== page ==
I think "tomorrow" is related to names of days of the week (Monday, Tuesday, etc.), and a calendar. My parents keep a (paper) calendar in the kitchen, I can see the days being crossed off one by one, so "today" moves from the beginning to the end of the month.
The (names of) the days of the week are worth knowing because of the weekly schedule: e.g. work on Monday, house-cleaning on Tuesday, playgroup on Wednesday, shopping on Thursday, etc. If you know that today is Wednesday then you can say that Tuesday is "yesterday". If you're not sure that "yesterday" is being used correctly, you can ask "do you mean Tuesday?" and point to the calendar.
Another useful time-keeping device is an analog kitchen clock with a sweeping second hand. You can see how the time changes from 1 to 2 to 3 and so on, and see that if it's 2 now then it used to be 1 and is going to be 3.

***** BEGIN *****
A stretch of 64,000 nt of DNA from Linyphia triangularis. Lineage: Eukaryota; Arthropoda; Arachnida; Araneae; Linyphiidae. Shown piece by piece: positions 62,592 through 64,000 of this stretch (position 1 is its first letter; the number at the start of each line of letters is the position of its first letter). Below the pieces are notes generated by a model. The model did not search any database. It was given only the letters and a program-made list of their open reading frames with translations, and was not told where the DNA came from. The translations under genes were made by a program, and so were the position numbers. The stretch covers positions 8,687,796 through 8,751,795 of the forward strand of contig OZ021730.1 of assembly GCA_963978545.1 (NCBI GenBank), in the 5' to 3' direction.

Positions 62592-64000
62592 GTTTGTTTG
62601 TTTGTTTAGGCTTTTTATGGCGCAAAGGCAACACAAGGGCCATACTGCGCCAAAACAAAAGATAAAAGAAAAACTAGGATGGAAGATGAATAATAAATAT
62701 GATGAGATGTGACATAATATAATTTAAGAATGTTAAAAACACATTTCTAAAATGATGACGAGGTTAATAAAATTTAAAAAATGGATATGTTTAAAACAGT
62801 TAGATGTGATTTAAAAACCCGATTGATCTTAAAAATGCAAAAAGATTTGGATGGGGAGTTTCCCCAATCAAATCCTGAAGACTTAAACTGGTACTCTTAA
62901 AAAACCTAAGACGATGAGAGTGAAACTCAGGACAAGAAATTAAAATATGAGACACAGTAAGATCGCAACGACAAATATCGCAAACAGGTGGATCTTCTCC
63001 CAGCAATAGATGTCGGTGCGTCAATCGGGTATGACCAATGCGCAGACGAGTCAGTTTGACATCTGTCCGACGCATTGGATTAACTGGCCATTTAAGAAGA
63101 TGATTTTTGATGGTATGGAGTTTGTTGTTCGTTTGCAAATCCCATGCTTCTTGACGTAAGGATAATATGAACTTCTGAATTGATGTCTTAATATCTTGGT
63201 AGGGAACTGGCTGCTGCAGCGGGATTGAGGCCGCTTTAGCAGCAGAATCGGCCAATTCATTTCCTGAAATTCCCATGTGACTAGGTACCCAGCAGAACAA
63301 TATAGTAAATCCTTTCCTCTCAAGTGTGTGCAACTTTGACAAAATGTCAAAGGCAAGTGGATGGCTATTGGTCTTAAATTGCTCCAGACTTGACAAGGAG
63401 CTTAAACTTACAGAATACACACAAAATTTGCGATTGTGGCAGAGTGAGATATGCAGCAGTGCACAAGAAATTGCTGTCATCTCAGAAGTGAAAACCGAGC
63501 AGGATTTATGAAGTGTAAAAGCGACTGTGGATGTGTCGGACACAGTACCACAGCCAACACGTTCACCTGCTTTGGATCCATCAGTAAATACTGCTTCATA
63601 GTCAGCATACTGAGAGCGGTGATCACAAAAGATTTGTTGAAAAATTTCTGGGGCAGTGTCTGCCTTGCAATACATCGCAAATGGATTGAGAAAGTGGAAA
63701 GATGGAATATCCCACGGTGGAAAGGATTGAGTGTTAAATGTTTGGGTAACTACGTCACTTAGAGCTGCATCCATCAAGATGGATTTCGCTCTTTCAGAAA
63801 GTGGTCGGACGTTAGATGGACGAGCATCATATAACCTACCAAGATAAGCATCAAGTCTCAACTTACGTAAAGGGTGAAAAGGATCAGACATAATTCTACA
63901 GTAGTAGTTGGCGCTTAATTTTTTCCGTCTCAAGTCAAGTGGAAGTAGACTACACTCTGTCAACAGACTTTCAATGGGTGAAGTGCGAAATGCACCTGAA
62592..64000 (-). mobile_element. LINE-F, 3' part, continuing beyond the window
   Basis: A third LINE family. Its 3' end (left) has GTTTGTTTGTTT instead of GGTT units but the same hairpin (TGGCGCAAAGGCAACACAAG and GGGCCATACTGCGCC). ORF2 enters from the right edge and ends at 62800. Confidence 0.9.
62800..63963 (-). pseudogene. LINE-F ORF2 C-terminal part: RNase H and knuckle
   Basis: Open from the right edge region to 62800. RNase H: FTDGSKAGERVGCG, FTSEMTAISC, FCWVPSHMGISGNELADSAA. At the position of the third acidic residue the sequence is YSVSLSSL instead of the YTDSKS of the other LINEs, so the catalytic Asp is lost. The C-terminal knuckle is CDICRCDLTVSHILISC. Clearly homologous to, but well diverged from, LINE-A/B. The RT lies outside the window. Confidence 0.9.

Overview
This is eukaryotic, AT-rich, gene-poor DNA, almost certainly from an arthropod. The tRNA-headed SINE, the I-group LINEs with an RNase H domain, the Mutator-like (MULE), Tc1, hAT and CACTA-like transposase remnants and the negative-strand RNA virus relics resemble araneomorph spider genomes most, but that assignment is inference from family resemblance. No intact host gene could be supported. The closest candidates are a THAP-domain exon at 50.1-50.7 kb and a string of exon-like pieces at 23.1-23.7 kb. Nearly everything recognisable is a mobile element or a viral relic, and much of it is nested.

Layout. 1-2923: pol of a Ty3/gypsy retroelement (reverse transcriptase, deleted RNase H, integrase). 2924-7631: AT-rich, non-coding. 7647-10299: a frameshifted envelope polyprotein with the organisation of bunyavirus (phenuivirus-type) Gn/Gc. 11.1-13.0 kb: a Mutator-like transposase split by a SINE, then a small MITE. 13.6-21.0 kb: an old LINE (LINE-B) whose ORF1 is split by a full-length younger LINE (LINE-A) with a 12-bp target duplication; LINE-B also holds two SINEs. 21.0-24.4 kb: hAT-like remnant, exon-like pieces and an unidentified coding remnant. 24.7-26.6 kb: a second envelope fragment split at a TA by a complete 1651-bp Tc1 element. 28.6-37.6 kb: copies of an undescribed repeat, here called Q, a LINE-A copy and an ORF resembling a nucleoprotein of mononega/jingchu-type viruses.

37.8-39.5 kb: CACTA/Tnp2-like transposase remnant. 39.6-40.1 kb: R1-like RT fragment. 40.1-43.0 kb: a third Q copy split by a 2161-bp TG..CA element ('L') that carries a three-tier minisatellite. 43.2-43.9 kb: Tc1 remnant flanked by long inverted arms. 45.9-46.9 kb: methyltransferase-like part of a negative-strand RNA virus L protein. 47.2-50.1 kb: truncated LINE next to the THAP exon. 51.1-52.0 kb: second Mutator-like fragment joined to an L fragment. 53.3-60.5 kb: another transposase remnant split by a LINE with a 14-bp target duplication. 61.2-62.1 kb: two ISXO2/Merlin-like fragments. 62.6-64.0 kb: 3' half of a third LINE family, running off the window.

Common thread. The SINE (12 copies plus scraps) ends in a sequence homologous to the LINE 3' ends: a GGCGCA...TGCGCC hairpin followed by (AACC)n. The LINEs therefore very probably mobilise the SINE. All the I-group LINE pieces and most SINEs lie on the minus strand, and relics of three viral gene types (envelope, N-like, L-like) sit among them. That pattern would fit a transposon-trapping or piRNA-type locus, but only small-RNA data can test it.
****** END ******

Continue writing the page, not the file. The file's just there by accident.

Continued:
It's also useful to know the names of the parts of the day: dawn, breakfast-time, morning, lunch-time, afternoon, supper-time, evening, night-time. Correlate that with activities (e.g. "have a bath after supper and before bed").
Lastly, we have grammar. Statements like "I went tomorrow" and "I will go yesterday" are ungrammatical: they sound wrong to an adult. I think that (young) children are wired to learn or "soak up" grammar by hearing it spoken. If you hear "I went tomorrow" and you know (from the context) what the correct statement is, you can teach it just by repeating the correct statement with a tiny emphasis (e.g. say "I went yesterday" or "I will go tomorrow") without explaining it in depth each time.